"The most important thing about a Ghillie suit is that you can attach other things to it," says Tyler. "It has loops everywhere, and you gather whatever's in your environment – leaves and grass and branches – and tape or string or zip-tie them on. It's a layman's myth that you cover yourself with burlap and you look like Chewbacca and that's that."
Snipers, whenever possible, work as two-man teams – one man spotting with a powerful scope, another shooting. But often even harder than shooting is the act of getting within range. It consists of patience almost beyond belief. There is the high crawl, the elbow crawl, the low crawl, and the sniper crawl. "The sniper crawl is the lowest, slowest movement technique…" Plaster writes, "used when movement must be so slow that there is no visible action to detect. [The sniper] creeps along, only four inches per move, using just fingers and toes to propel himself." With a rifle, of course.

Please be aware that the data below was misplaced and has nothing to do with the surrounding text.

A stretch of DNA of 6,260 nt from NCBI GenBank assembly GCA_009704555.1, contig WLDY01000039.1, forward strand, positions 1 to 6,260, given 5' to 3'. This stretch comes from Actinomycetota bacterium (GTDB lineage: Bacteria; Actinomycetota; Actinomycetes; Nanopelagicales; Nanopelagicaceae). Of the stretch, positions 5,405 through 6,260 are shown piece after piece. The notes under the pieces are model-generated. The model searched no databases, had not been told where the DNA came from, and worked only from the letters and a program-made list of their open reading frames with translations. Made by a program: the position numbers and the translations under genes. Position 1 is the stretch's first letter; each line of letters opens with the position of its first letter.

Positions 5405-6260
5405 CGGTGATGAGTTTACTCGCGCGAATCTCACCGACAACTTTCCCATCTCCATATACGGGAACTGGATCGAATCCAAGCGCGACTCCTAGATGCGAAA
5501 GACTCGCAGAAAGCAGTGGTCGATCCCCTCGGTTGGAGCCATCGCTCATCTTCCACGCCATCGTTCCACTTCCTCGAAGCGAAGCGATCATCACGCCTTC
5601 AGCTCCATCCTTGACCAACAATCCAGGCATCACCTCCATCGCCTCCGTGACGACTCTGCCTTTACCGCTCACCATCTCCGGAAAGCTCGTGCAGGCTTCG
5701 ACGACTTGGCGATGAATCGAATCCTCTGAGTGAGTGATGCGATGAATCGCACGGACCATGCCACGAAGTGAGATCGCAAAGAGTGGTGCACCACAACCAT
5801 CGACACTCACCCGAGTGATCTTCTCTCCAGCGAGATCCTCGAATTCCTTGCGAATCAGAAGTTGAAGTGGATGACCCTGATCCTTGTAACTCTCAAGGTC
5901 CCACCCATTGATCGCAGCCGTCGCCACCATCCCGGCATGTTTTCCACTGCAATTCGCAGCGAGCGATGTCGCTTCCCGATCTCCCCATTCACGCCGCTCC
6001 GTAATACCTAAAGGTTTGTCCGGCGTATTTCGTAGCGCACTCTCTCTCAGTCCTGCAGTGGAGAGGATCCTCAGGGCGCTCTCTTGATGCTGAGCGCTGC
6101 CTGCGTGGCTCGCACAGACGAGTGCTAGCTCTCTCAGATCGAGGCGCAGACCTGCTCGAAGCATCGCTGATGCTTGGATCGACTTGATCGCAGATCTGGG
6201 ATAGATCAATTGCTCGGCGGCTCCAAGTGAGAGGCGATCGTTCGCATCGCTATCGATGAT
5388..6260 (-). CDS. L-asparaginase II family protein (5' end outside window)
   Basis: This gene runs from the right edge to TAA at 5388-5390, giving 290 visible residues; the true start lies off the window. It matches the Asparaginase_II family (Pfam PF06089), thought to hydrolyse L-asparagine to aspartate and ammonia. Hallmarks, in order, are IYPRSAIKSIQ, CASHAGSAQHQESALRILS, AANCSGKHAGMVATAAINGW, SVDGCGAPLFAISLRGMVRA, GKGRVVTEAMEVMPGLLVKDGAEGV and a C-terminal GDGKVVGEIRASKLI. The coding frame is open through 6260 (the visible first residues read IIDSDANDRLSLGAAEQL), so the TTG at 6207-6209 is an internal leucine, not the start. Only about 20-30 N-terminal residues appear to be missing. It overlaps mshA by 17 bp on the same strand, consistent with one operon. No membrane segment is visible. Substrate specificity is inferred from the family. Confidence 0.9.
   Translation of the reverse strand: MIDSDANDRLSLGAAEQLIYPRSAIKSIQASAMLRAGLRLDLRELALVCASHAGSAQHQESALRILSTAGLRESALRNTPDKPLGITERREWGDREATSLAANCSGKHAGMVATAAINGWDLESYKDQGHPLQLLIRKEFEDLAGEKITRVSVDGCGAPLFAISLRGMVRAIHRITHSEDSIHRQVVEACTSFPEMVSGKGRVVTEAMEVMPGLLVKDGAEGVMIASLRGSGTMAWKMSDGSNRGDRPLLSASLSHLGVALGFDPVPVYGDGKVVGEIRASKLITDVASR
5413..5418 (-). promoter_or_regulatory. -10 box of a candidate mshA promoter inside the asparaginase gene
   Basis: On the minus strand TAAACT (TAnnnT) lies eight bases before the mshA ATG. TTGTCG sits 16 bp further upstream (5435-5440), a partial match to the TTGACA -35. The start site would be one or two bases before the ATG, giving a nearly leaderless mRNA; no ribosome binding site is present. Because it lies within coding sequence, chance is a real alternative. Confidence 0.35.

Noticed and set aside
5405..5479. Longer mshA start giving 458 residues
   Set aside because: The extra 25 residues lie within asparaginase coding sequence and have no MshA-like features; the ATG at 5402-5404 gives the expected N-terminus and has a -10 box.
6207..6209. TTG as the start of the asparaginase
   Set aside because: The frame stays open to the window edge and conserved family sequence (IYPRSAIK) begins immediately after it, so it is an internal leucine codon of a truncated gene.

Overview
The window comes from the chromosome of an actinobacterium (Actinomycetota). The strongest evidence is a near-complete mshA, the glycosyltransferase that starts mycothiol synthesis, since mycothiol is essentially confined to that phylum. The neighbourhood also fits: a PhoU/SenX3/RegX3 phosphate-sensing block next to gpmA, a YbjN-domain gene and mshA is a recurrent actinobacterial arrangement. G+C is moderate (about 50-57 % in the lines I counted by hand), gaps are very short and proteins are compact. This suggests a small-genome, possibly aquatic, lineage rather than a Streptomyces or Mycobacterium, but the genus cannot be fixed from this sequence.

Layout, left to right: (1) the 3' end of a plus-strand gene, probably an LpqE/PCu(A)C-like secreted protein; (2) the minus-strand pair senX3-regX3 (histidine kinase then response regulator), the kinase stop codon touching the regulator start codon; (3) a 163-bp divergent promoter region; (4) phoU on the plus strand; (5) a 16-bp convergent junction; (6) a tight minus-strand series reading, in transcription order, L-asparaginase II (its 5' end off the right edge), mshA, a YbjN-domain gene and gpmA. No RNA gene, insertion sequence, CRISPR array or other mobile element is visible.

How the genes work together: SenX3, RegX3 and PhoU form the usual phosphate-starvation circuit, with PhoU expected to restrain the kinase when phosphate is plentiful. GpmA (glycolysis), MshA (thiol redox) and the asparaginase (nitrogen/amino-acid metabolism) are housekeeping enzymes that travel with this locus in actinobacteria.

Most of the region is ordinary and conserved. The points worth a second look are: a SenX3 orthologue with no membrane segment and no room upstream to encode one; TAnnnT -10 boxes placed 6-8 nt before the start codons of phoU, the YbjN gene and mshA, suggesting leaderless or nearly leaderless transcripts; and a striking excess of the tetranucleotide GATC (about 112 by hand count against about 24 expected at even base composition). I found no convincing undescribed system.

Then come the difficult decisions. "I liked the cut-and-dry, liked it if a guy had a gun and was shooting at our troops, and we shot him," says Tyler. "It's a situation of less ambivalence. Nobody wants to go out and murder someone. You don't shoot just because you can. You have the trigger depressed and there is that final quarter-pound of pressure, and if you make a bad call.… Well, a 'bad kill' can create more insurgents, bad feelings, an international incident. But the biggest thing is, you have to live with it.''